Imagine a future conflict in which one side can scan from a distance the brains of soldiers on the other side and learn what they may be planning or whether they are confident or fearful. In a crisply written book, University of Virginia ethicist Moreno notes that military contractors have been researching this possibility, as well as the use of electrodes embedded in soldiers' and pilots' brains to enhance their fighting ability. Moreno (Is There an Ethicist in the House?) details the Pentagon's interest in such matters, including studies of paranormal phenomena like ESP, going back several decades. Readers learn that techniques like hypersonic sound and targeted energetic pulses to disable soldiers are close to being used in the field, and even have everyday applications that make "targeted advertising" an understatement. Despite the book's title, Moreno doesn't limit his discussion to brain-related research; he explains the military's investigation of how to enhance soldiers' endurance and reaction time in combat as well as various nonlethal disabling technologies. The ethical implications are addressed throughout the book, but the author leaves substantive discussion to his praiseworthy last chapter. (Nov.)
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In his fascinating new book, Jonathan D. Moreno investigates the deeply intertwined worlds of cutting-edge brain science, U.S. Read morePublished 6 months ago by Martin TI
For someone who is a professor of Biomedical Ethics, written a book on Secret State Experiments on Humans, served as a senior staff member on two presidential ethics commissions,... Read morePublished 9 months ago by kas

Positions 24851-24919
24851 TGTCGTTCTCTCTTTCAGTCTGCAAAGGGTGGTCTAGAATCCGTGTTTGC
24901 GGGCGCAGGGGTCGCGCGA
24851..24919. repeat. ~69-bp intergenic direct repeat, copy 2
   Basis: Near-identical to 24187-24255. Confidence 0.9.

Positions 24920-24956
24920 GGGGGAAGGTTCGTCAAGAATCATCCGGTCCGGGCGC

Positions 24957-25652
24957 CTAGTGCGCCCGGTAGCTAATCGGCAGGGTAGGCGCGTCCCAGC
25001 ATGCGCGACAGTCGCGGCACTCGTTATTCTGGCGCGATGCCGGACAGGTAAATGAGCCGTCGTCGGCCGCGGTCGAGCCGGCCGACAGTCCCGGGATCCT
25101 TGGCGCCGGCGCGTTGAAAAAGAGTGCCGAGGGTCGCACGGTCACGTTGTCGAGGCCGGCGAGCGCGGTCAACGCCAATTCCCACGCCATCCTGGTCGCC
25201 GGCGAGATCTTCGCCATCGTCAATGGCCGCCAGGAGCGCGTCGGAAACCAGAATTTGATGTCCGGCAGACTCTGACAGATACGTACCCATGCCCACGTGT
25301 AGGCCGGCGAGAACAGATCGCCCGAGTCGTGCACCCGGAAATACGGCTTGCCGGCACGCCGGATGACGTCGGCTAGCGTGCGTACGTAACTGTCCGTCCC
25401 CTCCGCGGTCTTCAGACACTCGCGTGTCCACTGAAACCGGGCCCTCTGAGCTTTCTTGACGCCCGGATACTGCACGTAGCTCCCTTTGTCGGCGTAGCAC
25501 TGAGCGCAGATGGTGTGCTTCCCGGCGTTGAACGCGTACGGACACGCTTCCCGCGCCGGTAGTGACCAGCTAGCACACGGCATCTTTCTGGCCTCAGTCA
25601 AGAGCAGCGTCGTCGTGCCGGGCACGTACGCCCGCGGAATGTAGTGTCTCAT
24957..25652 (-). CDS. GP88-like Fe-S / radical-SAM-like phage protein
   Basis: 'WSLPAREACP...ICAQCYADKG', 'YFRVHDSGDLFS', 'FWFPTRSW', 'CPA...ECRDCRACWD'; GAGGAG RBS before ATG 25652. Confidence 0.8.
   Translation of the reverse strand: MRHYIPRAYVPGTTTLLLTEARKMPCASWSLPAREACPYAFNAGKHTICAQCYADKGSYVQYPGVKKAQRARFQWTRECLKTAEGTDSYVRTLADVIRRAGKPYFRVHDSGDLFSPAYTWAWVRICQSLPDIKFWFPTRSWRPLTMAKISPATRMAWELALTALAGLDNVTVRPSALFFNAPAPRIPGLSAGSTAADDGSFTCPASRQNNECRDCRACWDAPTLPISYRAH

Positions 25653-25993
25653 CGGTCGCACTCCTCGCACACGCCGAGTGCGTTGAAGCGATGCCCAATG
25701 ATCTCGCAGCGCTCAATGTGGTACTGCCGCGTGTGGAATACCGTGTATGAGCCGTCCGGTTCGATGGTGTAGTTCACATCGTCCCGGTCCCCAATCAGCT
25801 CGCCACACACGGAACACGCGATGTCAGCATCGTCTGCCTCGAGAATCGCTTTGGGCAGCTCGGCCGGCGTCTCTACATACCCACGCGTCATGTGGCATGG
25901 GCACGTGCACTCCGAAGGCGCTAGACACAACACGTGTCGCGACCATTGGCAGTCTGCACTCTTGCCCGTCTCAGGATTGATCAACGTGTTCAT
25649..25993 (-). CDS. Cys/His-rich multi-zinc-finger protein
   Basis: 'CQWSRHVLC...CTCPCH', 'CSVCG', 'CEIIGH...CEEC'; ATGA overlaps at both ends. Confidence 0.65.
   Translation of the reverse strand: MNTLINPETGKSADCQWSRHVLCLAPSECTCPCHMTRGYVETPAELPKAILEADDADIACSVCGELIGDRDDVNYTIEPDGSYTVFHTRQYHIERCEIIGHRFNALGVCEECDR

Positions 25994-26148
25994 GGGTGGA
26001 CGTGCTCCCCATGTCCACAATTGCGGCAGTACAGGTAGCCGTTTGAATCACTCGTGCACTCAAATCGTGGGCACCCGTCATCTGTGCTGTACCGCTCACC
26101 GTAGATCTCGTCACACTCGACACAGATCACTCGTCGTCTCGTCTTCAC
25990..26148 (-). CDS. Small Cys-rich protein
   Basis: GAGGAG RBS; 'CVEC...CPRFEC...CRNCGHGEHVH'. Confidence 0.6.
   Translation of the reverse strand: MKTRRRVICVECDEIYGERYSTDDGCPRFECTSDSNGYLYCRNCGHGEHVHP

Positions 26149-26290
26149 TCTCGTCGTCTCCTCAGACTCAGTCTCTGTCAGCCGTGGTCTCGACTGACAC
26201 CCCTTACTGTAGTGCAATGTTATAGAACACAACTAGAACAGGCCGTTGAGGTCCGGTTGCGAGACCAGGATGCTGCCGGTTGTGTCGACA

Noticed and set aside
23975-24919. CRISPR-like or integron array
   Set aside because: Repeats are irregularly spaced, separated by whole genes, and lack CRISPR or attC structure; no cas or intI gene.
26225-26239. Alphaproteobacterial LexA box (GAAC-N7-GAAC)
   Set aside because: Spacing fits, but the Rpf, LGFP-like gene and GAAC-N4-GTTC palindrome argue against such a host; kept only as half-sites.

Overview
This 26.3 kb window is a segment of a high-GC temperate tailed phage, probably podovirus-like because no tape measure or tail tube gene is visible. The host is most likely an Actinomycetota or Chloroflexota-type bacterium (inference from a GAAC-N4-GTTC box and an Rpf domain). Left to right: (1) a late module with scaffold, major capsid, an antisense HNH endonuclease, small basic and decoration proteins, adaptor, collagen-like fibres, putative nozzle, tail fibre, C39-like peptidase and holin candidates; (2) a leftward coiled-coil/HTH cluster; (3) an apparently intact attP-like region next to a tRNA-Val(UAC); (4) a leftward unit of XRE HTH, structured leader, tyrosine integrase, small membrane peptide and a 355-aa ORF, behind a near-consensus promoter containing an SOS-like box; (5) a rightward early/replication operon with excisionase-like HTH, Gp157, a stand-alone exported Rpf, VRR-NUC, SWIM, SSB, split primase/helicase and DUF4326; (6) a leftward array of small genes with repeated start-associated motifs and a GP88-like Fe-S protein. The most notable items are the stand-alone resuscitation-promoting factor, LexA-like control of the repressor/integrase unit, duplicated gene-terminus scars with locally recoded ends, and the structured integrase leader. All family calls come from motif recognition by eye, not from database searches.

Moreno actually presents the potential use of brain research by the U. S. National Defense at the time of the book publication. He covers transparent D.A.R.P.A. Read morePublished 10 months ago by a. d. kyles
This is a rather important book if you happen to be interested in how your brain works, and what other people can do with it if they should want to. Read morePublished on July 10, 2013 by Gerhard Stoltz Jr.
I don't mind
* what they research
* what kind of fund they receive and research,
as long as the experiments and influence doesn't undermine
my... Read more
I just started reading this book, but I'm very interested in the topic and impressed by the credentials of the author. Read morePublished on October 31, 2008 by Alan Lesselyong
I think the use of WAR in the title by Moreno,especially having read his earlier book Undue Risk: Secret State Experiments on Humans and the concerns it raises are valid, and... Read morePublished on October 30, 2008 by Gerald R. Arnold